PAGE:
- Compensation for Fidelity National Information Services CEO Stephanie Ferris more than doubled last year to $15.83 million, largely due to a large stock award, according to the company’s proxy filing last week with the Securities and Exchange Commission. Ferris was promoted to the top role at the payment processor, known as FIS, after the abrupt exit last December of former CEO Gary Norcross.
- Still, compensation for Norcross also surged significantly, rising about 80% to $45.3 million last year, from $25 million for 2021, largely due to a $30 million stock award, as well as cash severance of $12.6 million last year, according to the April 14 proxy statement.
- All executives missed out on additional compensation as the company underperformed. “Despite being eligible for a payout of 27% based solely on the Adjusted Revenue performance goal, the Company failed to reach the minimum performance goals,” the proxy statement filing said. “As a result, the Compensation Committee applied negative discretion and elected to provide no payout under the annual incentive plan.”
The company pursued the CEO changes and a new strategic direction after investments last year by the activist investors D.E. Shaw and JANA Partners, who purchased significant ownership stakes in the company.
FIS announced in February that it’s pursuing a spin off of its merchant services unit Worldpay, which was acquired for $35 billion in 2019. Ferris was previously the chief financial officer at Worldpay.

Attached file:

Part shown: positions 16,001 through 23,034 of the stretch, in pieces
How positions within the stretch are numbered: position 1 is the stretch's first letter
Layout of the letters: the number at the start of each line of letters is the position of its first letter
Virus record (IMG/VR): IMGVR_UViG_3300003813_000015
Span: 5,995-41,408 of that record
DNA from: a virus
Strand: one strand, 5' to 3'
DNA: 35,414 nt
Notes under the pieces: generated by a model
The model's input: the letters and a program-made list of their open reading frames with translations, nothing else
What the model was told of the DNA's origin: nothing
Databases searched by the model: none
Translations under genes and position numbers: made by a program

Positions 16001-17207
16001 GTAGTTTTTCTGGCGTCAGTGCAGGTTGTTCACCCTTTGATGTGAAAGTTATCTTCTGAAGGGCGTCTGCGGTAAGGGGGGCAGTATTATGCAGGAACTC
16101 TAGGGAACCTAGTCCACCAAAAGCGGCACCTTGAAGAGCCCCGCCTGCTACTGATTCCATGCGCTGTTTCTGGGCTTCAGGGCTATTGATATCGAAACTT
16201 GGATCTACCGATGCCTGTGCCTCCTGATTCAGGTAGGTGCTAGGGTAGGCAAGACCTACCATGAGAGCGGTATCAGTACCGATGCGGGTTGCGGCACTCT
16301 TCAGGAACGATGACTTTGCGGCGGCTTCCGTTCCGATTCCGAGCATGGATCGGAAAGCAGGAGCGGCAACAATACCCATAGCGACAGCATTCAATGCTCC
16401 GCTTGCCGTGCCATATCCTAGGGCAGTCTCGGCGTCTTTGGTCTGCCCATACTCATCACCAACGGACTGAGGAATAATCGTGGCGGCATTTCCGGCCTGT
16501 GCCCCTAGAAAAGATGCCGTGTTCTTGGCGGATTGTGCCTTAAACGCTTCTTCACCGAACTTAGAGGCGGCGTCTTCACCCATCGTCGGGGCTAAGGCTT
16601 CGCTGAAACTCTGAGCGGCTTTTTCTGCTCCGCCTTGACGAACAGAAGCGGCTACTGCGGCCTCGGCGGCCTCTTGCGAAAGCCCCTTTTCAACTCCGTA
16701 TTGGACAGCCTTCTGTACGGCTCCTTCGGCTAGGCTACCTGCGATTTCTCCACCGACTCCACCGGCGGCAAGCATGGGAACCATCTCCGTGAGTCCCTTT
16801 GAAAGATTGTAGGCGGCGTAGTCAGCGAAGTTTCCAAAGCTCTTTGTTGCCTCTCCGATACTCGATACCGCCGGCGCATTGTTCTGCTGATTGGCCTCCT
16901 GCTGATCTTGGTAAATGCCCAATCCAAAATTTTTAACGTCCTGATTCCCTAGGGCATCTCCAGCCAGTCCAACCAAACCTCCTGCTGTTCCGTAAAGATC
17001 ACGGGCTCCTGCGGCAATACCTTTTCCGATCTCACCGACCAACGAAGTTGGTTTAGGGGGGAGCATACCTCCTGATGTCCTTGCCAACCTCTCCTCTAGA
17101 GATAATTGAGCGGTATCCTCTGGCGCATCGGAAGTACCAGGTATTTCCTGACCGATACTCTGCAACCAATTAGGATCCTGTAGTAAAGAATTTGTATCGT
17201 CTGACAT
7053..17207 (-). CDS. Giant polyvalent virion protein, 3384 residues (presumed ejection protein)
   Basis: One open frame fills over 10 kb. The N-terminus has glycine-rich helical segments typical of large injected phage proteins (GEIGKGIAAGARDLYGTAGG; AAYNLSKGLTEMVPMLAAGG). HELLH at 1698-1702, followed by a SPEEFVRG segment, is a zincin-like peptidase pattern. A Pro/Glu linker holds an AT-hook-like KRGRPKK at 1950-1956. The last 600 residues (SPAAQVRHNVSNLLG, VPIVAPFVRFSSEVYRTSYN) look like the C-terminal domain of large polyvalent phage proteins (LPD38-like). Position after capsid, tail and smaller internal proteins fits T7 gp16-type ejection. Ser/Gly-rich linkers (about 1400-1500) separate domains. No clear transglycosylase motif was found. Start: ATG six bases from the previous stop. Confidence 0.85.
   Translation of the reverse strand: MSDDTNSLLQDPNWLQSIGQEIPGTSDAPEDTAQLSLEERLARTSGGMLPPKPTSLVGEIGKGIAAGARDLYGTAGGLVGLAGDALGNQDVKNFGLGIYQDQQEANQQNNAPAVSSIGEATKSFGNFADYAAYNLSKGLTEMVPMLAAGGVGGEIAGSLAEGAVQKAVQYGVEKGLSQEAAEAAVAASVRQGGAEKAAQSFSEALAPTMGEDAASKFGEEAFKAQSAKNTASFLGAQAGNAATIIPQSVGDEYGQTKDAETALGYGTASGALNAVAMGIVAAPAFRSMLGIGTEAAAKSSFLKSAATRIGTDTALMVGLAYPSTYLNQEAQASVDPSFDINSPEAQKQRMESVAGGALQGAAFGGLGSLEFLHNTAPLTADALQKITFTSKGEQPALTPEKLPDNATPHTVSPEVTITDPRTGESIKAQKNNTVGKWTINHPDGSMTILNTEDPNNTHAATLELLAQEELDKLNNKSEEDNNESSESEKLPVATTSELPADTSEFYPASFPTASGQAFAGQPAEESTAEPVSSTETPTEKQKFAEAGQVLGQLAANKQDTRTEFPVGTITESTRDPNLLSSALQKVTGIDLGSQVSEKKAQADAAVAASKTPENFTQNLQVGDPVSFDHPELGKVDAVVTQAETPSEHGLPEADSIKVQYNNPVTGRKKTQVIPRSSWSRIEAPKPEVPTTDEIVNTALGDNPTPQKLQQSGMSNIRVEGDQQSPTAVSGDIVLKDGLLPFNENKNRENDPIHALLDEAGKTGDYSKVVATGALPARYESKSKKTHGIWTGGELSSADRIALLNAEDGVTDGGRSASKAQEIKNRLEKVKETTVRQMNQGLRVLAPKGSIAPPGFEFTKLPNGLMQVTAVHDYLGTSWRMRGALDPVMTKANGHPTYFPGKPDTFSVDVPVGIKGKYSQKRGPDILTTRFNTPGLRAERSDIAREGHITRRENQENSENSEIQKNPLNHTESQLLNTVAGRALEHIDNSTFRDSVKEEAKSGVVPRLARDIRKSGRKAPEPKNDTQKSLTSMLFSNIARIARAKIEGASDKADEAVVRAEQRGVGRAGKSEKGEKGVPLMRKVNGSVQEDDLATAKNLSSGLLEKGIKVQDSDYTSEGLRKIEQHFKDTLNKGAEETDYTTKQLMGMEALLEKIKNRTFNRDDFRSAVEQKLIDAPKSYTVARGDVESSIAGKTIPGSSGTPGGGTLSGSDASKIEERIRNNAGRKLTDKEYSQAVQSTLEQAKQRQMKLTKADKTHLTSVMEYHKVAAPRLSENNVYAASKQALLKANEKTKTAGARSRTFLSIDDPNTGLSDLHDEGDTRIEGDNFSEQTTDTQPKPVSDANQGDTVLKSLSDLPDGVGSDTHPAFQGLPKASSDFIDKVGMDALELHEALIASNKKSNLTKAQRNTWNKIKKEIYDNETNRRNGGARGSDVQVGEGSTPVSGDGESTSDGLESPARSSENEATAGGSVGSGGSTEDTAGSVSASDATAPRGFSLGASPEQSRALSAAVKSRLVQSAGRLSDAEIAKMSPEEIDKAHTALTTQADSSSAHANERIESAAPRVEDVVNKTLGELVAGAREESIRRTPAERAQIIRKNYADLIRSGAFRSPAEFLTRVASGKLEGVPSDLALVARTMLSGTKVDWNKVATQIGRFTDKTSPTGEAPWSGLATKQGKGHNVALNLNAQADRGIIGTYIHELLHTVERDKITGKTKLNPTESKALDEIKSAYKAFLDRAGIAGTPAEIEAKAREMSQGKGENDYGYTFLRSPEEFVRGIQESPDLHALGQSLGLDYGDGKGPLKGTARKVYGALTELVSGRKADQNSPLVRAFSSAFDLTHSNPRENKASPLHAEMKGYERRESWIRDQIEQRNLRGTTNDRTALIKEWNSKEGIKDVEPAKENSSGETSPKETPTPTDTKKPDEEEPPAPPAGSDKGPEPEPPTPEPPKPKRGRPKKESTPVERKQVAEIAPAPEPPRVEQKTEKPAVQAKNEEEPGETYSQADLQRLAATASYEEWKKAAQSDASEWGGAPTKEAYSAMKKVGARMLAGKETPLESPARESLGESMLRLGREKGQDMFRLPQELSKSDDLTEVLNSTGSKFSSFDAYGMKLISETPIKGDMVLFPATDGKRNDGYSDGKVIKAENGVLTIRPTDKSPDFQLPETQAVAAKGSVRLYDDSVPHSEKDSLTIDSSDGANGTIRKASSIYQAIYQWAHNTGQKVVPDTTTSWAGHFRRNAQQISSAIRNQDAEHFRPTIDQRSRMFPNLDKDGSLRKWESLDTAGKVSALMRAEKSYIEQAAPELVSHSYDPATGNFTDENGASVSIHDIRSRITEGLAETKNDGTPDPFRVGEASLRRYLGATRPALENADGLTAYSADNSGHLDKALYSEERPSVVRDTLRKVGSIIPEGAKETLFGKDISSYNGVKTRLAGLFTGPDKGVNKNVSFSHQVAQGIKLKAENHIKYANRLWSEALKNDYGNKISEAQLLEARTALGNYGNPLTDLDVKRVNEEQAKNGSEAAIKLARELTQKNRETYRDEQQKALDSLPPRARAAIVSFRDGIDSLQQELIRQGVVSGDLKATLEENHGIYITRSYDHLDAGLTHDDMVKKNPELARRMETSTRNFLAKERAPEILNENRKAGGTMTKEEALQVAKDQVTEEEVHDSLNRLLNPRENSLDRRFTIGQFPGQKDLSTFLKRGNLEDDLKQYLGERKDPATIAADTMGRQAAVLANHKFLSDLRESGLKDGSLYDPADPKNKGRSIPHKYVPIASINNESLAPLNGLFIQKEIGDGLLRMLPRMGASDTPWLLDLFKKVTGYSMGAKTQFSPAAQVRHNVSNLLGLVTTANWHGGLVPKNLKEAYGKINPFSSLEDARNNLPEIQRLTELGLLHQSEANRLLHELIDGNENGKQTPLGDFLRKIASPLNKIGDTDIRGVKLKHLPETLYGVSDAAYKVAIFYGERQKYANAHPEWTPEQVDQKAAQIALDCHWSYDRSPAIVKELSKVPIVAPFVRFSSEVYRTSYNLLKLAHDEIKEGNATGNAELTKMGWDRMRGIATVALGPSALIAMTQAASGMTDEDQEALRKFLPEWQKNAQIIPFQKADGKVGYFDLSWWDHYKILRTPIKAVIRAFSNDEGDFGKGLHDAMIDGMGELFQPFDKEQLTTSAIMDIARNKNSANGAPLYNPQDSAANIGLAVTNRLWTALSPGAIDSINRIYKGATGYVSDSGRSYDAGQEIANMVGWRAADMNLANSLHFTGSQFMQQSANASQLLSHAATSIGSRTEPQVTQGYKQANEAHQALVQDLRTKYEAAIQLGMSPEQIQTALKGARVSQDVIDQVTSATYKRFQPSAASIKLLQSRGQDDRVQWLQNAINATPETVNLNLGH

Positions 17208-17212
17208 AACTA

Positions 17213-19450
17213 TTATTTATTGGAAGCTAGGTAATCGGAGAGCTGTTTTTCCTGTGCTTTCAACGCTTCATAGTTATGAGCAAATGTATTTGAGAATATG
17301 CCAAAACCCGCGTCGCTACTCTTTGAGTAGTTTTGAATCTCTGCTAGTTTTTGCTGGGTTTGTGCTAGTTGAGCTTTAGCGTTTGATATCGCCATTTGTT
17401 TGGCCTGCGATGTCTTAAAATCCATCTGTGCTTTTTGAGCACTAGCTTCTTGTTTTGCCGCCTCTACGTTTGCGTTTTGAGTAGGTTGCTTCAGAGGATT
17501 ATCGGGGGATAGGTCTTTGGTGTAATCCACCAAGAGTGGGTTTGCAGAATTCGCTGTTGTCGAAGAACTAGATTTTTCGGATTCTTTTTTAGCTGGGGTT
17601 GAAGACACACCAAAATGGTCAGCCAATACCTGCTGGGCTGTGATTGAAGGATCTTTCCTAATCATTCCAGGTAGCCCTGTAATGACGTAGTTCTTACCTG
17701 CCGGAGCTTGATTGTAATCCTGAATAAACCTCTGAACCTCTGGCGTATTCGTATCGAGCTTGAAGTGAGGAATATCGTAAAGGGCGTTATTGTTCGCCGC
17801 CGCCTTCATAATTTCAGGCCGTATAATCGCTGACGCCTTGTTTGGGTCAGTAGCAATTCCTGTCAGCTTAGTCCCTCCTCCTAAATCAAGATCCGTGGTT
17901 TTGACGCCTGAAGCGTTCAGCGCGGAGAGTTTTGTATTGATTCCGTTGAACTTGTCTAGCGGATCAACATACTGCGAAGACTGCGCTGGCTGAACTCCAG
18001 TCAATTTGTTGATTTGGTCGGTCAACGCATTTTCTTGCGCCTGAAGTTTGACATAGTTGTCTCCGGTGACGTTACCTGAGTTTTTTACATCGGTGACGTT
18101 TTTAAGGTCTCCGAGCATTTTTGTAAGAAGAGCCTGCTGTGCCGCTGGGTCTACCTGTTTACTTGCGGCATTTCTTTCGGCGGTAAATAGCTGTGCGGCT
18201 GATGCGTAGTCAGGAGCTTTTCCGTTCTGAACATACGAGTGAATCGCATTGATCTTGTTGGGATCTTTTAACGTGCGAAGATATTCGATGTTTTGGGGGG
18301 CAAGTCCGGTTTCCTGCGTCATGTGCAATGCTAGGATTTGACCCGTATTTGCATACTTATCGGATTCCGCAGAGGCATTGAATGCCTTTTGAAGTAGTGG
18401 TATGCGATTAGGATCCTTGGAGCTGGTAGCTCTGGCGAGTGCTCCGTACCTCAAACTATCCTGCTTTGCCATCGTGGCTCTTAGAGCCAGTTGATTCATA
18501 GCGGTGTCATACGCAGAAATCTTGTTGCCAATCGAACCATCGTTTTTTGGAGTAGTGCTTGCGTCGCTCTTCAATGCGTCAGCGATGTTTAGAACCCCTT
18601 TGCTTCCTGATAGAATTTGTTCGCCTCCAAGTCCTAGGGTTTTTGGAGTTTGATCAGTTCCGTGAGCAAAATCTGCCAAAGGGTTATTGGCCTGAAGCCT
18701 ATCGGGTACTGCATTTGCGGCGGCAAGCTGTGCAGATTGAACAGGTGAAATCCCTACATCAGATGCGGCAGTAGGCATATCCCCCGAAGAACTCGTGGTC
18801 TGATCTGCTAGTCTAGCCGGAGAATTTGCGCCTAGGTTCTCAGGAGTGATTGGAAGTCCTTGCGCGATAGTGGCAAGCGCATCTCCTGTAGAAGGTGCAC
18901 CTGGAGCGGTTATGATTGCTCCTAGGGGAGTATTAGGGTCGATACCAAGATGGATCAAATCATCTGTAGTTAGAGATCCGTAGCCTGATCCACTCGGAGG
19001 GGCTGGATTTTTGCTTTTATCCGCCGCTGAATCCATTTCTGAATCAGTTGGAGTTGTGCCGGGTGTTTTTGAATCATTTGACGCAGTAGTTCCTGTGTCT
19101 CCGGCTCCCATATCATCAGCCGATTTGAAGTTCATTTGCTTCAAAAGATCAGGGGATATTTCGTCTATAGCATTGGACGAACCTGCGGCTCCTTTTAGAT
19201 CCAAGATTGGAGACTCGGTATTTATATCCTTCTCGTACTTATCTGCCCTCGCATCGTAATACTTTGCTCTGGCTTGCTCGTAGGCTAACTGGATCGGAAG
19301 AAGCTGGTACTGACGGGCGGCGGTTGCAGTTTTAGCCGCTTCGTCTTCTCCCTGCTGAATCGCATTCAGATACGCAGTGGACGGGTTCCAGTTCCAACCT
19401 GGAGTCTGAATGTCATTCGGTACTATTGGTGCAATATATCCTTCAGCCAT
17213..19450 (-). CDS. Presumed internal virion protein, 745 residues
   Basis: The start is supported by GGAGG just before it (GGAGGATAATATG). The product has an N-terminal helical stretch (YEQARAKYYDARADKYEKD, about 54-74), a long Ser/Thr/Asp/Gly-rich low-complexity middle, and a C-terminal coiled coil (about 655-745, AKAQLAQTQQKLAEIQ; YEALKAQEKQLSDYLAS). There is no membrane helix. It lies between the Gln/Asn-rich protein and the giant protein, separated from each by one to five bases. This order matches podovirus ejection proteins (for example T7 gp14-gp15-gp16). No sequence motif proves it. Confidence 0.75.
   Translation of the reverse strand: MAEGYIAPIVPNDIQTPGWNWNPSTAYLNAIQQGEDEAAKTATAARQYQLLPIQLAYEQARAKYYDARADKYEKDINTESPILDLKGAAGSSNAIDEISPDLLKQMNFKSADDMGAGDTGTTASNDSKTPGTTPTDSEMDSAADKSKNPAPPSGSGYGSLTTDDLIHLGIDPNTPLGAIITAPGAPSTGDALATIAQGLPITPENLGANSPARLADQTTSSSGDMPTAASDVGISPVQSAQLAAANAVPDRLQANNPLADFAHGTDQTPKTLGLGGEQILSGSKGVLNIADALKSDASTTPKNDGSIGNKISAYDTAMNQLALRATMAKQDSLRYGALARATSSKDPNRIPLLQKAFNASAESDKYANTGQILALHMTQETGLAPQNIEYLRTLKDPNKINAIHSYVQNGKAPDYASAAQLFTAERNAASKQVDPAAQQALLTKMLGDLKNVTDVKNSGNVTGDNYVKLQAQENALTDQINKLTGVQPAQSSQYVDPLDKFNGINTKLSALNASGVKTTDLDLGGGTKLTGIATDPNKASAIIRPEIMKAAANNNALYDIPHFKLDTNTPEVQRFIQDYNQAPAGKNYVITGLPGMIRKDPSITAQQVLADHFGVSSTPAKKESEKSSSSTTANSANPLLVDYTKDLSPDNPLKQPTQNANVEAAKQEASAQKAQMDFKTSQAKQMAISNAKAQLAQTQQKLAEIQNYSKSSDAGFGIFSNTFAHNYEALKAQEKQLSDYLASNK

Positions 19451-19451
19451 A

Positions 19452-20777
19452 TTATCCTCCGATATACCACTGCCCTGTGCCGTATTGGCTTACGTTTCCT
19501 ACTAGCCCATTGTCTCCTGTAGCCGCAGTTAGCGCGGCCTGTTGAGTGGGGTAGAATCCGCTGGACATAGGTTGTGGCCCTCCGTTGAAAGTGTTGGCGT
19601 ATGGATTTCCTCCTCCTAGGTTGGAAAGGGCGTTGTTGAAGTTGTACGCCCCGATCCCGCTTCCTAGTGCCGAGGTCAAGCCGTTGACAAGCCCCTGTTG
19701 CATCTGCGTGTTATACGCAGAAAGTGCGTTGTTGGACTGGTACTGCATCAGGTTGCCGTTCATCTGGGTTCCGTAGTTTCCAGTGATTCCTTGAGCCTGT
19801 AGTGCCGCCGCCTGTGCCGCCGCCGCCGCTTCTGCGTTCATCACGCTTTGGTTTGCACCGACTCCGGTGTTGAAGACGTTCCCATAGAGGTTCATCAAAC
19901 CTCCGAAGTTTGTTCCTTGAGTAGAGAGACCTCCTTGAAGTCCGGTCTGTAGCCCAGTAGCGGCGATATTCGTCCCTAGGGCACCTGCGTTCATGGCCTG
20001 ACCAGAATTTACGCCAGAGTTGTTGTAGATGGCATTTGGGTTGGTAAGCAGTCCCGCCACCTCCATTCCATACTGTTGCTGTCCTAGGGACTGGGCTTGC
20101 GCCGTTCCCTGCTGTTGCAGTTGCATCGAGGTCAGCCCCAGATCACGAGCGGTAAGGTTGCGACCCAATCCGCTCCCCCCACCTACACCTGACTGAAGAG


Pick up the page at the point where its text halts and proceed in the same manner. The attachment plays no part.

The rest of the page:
As part of her compensation last year, Ferris received a $783,333 salary, a stock award valued at $12.9 million and stock options worth $2 million, according to the proxy statement. Like other executives, she received no bonus.
As part of his separation agreement, Norcross agreed to give up $10 million in restricted stock that he might have received if the Jacksonville, Florida-based company had continued with a prior plan to appoint him executive chairman of the board. Instead it appointed the director Jeffrey Goldstein to that board role.
Norcross had been the company’s CEO since 2015 and had held the chairman role since 2018.
The proxy noted that as part of the succession plan, it appointed a new chief financial officer, chief legal and corporate affairs officer and president of its banking solutions segment. It has also appointed five new independent directors in the last three years.
Aside from votes on standard items, such as the company’s accountants, shareholders will also vote on how often they’d like to be able to provide their say on executive pay, though the company noted any such vote doesn’t require the company to adhere to the vote outcome. With options for one, two and three years, the company recommended that shareholders vote for one year. The annual meeting is scheduled for May 24 in Jacksonville.
The proxy also said that under the leadership of board member Gary Lauer, who became the head of the compensation committee last year, FIS has changed its approach to stock-based awards for executive performance, starting this year.
Correction: The story has been updated to reflect the correct price FIS paid to acquire Worldpay in 2019.